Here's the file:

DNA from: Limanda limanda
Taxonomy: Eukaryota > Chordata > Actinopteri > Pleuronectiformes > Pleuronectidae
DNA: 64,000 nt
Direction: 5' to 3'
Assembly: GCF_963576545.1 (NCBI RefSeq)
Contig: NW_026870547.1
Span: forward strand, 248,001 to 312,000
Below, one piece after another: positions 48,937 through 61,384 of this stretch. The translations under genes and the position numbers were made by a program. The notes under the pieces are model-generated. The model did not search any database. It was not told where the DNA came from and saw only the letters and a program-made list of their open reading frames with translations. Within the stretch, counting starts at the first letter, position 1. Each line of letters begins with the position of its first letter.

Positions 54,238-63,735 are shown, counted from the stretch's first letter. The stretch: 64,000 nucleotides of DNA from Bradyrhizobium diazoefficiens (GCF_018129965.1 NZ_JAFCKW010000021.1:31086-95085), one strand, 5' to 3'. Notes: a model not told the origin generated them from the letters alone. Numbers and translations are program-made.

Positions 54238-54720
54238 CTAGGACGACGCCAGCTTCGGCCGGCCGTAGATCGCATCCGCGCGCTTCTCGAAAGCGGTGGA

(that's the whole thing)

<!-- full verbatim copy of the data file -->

DNA from: Limanda limanda
Taxonomy: Eukaryota > Chordata > Actinopteri > Pleuronectiformes > Pleuronectidae
DNA: 64,000 nt
Direction: 5' to 3'
Assembly: GCF_963576545.1 (NCBI RefSeq)
Contig: NW_026870547.1
Span: forward strand, 248,001 to 312,000
Below, one piece after another: positions 48,937 through 61,384 of this stretch. The translations under genes and the position numbers were made by a program. The notes under the pieces are model-generated. The model did not search any database. It was not told where the DNA came from and saw only the letters and a program-made list of their open reading frames with translations. Within the stretch, counting starts at the first letter, position 1. Each line of letters begins with the position of its first letter.

Positions 54,238-63,735 are shown, counted from the stretch's first letter. The stretch: 64,000 nucleotides of DNA from Bradyrhizobium diazoefficiens (GCF_018129965.1 NZ_JAFCKW010000021.1:31086-95085), one strand, 5' to 3'. Notes: a model not told the origin generated them from the letters alone. Numbers and translations are program-made.

Positions 54238-54720
54238 CTAGGACGACGCCAGCTTCGGCCGGCCGTAGATCGCATCCGCGCGCTTCTCGAAAGCGGTGGA